Diaphanisation and other in vitro endodontic models (i.e., plastic blocks, micro-CT reconstruction, computerised models) do not recreate real root canal working conditions: a more realistic endodontic model is essential for testing endodontic devices and teaching purposes. The aim of this study was to describe a new technique to construct transparent teeth without decalcifying and evaluate the micro-hardness of so treated teeth. Thirty freshly extracted teeth were randomly divided into three groups as follows: 10 non-treated teeth (4 molars, 3 premolars, 3 incisors; control group - G1), 10 teeth were diaphanised (4 molars, 4 premolars, 2 incisors - G2) and 10 teeth were treated with the new proposed technique (2 molars, 6 premolars, 2 incisors - G3). Vickers hardness tester (MHT-4 and AxioVision microscope, Carl Zeiss, 37030 Gottingen, Germany - load=50 g, dwell time=20s, slope=5, 50× magnification) was used to determine microhardness (Vickers Hardness Number - VHN). Statistical analysis was performed using the Intercooled Stata 8.0 software (Stata Corporation, College Station, TX, USA). Only groups 1 and 3 could be tested for hardness because diaphanised teeth were too tender and elastic. Differences in enamel VHN were observed between G1 (mean 304.29; DS=10.44; range 283-321) and G3 (mean 318.51; DS=14.36; range 295.5-339.2) - (p<0.05); differences in dentine VHN were observed between G1 (mean 74.73; DS=6.62; range 63.9-88.1) and G3 (mean 64.54; DS=5.55; range 51.2-72.3) - (p<0.05). G3 teeth presented a slightly lower VHN compared to G1, probably due to some little structural differences among groups, and were dramatically harder than the diaphanised teeth. The described technique, thus, can be considered ideal for testing endodontic instruments and for teaching purposes.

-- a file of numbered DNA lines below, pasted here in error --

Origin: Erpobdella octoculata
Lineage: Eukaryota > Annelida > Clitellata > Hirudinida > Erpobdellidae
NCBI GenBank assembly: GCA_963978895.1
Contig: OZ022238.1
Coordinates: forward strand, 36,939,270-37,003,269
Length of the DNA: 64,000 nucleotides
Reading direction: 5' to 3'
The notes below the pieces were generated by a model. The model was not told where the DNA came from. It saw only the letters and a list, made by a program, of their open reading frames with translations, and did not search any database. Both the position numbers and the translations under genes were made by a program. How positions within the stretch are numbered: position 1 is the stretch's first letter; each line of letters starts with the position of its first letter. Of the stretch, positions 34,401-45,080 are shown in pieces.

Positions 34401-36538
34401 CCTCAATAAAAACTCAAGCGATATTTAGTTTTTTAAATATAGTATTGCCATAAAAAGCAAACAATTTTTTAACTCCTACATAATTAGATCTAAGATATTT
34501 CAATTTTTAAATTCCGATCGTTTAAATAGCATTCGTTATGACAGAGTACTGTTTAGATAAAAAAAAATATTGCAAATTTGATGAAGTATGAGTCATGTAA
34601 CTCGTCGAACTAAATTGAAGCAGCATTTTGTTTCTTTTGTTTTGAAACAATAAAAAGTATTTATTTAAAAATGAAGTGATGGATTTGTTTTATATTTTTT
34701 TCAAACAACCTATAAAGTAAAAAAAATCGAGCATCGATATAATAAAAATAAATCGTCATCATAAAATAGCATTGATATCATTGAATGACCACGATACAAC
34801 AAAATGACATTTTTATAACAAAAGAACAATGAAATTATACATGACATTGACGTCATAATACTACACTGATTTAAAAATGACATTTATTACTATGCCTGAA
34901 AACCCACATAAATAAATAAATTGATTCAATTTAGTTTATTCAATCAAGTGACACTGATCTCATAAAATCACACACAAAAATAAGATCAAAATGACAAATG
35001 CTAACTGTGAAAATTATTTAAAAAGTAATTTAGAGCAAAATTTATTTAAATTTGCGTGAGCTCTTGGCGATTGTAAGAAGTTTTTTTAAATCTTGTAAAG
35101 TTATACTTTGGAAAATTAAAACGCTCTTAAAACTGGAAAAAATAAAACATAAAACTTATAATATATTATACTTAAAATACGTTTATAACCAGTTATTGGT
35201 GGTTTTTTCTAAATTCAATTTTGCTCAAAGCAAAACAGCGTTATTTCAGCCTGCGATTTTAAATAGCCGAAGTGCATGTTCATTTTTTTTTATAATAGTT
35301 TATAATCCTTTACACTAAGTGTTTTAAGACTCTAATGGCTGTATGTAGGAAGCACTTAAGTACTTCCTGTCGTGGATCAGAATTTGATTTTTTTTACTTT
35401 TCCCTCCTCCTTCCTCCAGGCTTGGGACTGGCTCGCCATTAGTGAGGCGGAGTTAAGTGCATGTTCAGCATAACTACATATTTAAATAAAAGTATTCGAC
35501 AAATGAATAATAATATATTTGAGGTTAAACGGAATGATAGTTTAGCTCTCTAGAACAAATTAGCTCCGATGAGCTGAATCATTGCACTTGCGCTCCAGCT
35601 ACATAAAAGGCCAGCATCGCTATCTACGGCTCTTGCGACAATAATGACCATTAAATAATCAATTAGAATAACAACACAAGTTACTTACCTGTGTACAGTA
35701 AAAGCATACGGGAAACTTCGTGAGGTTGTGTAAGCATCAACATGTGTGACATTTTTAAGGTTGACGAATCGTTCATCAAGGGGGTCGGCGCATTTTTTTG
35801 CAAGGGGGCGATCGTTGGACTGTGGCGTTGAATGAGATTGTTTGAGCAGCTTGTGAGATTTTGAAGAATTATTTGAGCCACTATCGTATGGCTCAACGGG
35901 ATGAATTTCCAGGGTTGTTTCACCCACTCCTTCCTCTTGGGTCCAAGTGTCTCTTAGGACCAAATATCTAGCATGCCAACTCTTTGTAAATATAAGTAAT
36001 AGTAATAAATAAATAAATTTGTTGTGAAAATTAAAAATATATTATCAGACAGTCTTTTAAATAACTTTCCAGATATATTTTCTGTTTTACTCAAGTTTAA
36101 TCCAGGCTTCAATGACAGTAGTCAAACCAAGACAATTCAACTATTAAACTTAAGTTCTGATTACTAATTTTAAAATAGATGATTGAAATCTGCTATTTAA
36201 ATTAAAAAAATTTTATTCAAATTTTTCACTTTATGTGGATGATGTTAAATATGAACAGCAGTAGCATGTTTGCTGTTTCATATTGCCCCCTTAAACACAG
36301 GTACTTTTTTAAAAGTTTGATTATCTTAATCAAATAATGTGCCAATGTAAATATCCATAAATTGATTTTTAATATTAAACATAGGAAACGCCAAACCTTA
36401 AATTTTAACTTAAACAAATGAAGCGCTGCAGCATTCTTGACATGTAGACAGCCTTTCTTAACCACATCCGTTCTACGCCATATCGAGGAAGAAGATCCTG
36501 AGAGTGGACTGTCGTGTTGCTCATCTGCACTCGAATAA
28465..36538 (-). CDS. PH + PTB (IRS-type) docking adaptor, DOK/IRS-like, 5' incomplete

- Transparent tooth roots
- Vickers Hardness Number